Imagine you are socializing amongst friends and other community members at a rustic table setting on a picturesque natural landscape flourishing with vegetables and herbs. The chef, who you’ve read about in the magazines, is cooking an all-organic meal in the background beneath twinkling string lights. On the table is the chef’s choice of organic wine, along with fresh hor d’oeuvres that were made from similar items you saw in this week’s share pickup. You think on the concept of farm-to-table and consider your ubiquitous desire for its growth. You have found yourself at the Maya Papaya’s “Sunset on the Farm” dinner.
Locavores, prepare to gush about a nearby organic farm, located about five minutes north of campus in Oviedo. Maya Papaya Organic Community Farm, run by Maya and her team, brings sustainable agriculture galore to the community.
The presence of organic produce is magnifying in grocery stores and is progressively becoming more affordable. Fruits and vegetables labeled as “organic” does not refute possible overseas manufacturing that tends to lessen the product’s freshness. Despite this, college students are willing to set aside a few extra bucks to buy products labeled “organic” in order to avoid pesticides, synthetic fertilizers, and GMOs. This prevalence demonstrates a present demand, and Maya Papaya Organic Farm works to provide.
The farm’s unique collaboration of natural agriculture, permaculture, aquaponics and holistic healing on its three-acre property makes it one-of-a-kind. The farm’s field agriculture develops fertile soil through compost and organic fertilizers, and is arranged in raised beds for optimal plant health and drainage. Rescue goats, alpacas, rabbits, and fish reside on-site and provide opportunity to develop compost. Ladybugs and homemade “pesticides” like cayenne pepper spray are used for pest management, making this farm eligible to be officially certified organic in the near future.
Amongst their crops is an assortment of fruits, vegetables, greens, and herbs, grown either in the field or in the greenhouse via an aquaponics system. The farm is considered a CSA, standing for “community supported agriculture,” which allows local members to directly fund the farmer through the purchase of weekly shares. Each share includes a rotating variety of seasonal crops, and is available in full or half batches at an affordable price for pickup. Half shares run at $25 per week that is suggested for a family of 1-4, and full shares run at $45 per week that allots double of a half share. Not only does this neat opportunity eliminate the middleman and resultantly reduce an individual’s manufacturing footprint, but also provides knowledge of where one’s food comes from and who grows it. Comparing this worth to a weekly grocery bill, especially when purchasing solely organic, is refreshing.
Maya Papaya Organic Farm has much developing in its future. Aside from a property expansion, the farm has an on-site yoga studio that offers a daily opportunity in holistic and spiritual growth amongst a natural, healthy environment. They prospectively will permit students and educators to use the farm as a means of putting theory into practice. Various research opportunities present themselves, such as in ecology, water, livestock, and innovative agricultural technology. In addition, it has more farm-to-table dinners and Sunday brunches planned, the next falling on the 7th of November at 5:30pm.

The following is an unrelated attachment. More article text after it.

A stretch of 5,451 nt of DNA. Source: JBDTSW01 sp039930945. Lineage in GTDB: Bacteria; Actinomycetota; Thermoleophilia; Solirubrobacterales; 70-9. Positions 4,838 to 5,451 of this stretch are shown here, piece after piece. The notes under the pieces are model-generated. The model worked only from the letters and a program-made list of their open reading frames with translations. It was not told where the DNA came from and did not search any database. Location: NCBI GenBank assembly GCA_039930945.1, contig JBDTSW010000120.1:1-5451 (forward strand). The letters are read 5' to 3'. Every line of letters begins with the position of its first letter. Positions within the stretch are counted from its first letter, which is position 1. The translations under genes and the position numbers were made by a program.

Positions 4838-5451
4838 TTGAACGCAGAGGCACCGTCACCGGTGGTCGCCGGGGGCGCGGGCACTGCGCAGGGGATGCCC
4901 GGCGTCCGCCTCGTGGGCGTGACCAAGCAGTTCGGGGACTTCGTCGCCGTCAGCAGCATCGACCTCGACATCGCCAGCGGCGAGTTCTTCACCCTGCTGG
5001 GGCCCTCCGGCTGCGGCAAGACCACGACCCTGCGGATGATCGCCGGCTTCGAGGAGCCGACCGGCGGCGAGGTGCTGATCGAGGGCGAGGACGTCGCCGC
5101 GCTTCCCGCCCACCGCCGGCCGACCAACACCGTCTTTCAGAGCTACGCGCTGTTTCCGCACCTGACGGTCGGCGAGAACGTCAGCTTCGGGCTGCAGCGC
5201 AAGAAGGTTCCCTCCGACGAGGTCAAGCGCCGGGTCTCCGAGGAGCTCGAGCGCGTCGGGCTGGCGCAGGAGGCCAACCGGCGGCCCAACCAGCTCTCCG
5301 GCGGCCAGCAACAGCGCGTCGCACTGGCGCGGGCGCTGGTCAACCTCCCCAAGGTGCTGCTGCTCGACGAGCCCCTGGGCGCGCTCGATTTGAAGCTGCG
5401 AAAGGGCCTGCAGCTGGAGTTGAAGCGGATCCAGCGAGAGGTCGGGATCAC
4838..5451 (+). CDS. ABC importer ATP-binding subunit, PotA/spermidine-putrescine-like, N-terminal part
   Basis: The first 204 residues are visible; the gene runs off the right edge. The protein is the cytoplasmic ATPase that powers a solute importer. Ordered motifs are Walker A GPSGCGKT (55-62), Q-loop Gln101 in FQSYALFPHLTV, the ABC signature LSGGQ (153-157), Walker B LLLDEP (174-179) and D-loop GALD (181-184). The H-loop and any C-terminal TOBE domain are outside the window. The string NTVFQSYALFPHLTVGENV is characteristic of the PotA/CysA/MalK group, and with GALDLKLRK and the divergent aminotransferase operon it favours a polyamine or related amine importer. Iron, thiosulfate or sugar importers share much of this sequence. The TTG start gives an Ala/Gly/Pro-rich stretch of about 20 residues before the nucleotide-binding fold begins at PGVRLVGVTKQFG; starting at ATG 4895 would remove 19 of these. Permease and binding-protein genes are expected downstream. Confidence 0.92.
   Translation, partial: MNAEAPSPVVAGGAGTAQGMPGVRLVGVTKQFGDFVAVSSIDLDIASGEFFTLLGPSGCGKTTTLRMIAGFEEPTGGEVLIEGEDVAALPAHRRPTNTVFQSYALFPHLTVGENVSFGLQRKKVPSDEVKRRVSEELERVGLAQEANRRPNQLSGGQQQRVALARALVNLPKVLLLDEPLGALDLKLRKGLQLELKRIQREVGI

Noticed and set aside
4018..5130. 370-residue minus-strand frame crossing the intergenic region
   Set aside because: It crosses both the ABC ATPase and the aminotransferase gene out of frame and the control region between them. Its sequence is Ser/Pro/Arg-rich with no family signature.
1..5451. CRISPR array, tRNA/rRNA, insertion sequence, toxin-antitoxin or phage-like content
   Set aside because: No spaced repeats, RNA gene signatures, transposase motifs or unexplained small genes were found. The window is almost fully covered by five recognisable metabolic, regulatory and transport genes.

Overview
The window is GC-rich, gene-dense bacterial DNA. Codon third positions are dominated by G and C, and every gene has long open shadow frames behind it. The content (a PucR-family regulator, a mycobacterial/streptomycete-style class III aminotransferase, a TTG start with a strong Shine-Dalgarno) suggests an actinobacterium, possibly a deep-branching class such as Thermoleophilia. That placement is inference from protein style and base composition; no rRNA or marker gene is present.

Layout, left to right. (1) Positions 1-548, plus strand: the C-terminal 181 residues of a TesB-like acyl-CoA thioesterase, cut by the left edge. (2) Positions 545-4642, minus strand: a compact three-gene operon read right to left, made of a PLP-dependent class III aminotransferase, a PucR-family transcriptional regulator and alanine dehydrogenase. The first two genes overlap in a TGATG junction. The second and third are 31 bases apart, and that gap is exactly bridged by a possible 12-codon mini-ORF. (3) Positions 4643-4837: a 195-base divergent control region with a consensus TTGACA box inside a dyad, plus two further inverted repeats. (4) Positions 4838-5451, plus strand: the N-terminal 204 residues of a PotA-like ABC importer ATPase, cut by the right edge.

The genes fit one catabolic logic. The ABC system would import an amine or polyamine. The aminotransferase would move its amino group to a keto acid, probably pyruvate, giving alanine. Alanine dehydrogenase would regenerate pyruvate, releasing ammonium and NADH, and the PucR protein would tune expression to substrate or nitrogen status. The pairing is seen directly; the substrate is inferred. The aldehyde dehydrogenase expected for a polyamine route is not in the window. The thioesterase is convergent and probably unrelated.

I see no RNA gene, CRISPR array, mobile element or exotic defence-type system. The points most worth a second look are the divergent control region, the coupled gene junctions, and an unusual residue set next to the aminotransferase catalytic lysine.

Supporting your local farmer helps to connect the community through food, health, and environmental growth.
For additional information, visit http://mayapapaya.com/
At the University of Central Florida, there are a variety of green infrastructure initiatives in place to combat the harmful effects of runoff. Of these, perhaps the most notable are stormwater ponds. According to Amanda Lindsay, a senior biologist for UCF Landscape and Natural Resources, the stormwater ponds at UCF are essential to help filter out water impurities in developing areas.
“Sediment filtration is one of the biggest issues,” Lindsey said. “Too much sediment can lead to cloudy water, which can cause harmful sunlight restriction for underwater plants.”
Lindsay also stresses the importance of understanding water as an integrated system, especially in urbanizing areas such as Central Florida.
“After the stormwater ponds, the water trickles into the Econolockhatchee River before being emptied into the St. Johns River,” Lindsey said. “Eventually it reaches the Atlantic.”
At UCF there are over 10 stormwater ponds, which ebb and flow according to rainfall patterns. The newest stormwater pond at UCF was built near the Libra water tower to help process excess runoff from the Libra community expansion. Using an equation that factors in water volume, UCF works with the Florida Department of Environmental Protection (FDEP) to strategically build these ponds as a necessary means of flood control. In other words, as paved surfaces rapidly replace natural ones, stormwater ponds will continue to develop alongside them.
Although the stormwater ponds are human-built and provide a variety of water quality services, they also enrich biodiversity on campus. According to Lindsay, a 2016 Urban Ecological Field Studies class at UCF surveyed the natural bodies of water and stormwater ponds on campus for ecological comparisons. Their research determined that both the stormwater ponds and natural ones provided the same ecological services to the alligators, fish, and birds that use them as habitats.
This year, The University of Central Florida will celebrate World Water Day on March 22, 2018, with the theme “the answer is in nature.” It’s a theme that asks us to view water as a resource shared by all inhabitants of the planet, rather than just a commodity to be harnessed and controlled. Looking to oceans, rivers, lakes, and even stormwater ponds, UCF hopes to find solutions to the water challenges of the 21st century.